You might think that having multiple graduate job offers won't be on the cards in the current economic climate, but if you stand out with one employer you may well impress others too and be in the lucky position of having more than one job offer.
If all the offers are in and on the table then you just have a decision to make. Don't base it on a quick win, eg taking the one with the highest salary. Weigh up properly what is on offer: How do all the benefits compare? Does one offer better training opportunities? Where did you feel the most comfortable with the culture? Potentially, you could progress faster and be happier in the organisation that has the lowest starting salary.
You've got an offer, but you've got more interviews to do
It is more likely that you will get an offer while you are still interviewing with other employers. Don't ignore the first offer: make sure you respond to the employer in some way, politely explaining your situation and asking what time they are happy to give you so that you can make the best decision. Again, most large graduate recruiters will be reasonable if you communicate with them.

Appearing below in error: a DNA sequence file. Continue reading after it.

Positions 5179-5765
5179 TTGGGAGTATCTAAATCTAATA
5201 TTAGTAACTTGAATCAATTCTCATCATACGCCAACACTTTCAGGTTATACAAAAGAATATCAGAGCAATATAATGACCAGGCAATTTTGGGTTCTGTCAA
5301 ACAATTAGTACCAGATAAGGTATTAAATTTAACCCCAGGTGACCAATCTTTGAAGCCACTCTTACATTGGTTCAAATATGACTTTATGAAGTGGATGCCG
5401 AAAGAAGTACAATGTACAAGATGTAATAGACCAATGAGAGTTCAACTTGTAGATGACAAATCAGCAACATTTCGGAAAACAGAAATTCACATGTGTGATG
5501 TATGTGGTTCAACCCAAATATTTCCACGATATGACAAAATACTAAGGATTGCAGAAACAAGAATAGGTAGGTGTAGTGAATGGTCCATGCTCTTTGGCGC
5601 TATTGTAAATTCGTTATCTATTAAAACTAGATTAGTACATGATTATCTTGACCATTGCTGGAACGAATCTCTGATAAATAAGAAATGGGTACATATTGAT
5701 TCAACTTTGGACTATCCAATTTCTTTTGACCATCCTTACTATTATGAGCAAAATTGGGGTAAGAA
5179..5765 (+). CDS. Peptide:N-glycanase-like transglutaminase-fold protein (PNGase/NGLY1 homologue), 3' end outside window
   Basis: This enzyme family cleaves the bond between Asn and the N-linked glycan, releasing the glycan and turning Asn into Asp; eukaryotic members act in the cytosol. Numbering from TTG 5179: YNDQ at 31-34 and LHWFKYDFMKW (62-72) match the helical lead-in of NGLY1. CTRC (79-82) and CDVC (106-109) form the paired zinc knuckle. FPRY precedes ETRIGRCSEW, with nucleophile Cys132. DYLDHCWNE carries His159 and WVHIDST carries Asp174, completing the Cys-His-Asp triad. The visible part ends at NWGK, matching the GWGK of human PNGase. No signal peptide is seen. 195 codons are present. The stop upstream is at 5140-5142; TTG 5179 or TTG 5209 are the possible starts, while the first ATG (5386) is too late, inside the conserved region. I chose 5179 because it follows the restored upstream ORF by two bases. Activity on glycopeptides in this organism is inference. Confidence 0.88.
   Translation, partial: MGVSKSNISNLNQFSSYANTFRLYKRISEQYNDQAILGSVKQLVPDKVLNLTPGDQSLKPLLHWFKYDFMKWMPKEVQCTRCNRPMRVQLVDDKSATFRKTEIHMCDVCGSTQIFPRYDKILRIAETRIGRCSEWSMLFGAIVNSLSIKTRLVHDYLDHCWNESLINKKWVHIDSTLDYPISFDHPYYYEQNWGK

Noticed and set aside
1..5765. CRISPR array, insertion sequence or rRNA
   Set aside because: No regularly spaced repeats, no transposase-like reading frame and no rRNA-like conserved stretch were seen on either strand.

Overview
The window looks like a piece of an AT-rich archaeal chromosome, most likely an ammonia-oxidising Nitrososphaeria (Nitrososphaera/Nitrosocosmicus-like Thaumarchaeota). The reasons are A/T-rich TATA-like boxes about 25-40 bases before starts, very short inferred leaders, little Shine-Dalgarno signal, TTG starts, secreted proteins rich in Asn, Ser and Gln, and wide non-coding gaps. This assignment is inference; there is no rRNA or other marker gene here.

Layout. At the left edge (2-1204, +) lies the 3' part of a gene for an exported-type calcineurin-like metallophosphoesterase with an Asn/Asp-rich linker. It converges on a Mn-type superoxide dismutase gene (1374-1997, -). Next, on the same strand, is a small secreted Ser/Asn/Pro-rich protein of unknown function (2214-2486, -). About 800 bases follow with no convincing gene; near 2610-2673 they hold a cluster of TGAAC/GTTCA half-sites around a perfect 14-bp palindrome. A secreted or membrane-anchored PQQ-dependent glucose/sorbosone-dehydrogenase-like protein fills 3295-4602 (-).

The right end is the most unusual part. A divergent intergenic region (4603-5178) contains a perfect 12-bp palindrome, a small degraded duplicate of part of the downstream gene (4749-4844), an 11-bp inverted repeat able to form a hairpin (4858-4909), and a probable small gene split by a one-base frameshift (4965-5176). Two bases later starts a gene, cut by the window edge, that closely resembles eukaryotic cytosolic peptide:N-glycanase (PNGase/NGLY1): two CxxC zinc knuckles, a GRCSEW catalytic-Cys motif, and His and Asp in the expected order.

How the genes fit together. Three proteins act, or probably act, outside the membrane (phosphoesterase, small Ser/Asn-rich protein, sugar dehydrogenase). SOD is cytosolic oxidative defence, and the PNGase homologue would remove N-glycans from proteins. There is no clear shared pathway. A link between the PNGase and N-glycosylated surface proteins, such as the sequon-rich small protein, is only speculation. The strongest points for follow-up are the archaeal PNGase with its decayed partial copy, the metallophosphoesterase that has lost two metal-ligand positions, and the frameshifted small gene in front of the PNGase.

Backtracking is a big No-No
If a recruiter needs a decision sooner, it's really your call as to what you do; you can accept or decline. But... and it is a very big but: once you have accepted an offer you cannot later change your mind. Your acceptance is a contract between you and the employer. Under graduate recruitment best practice guidelines, you must also remove yourself from the selection processes of other employers once you have accepted an offer. You can find out more about the guidelines for graduates and graduate employers through your careers service.
Don't burn bridges
When dealing with offers and negotiations the key advice is to keep in touch with employers and keep your communications professional. It's not savvy to try to play off different organisations, particularly the larger graduate employers. Recruiters tend to know each other and they talk. But they are also willing to talk to you and if they have offered you a job they will want to make your entry into their organisation as easy as possible.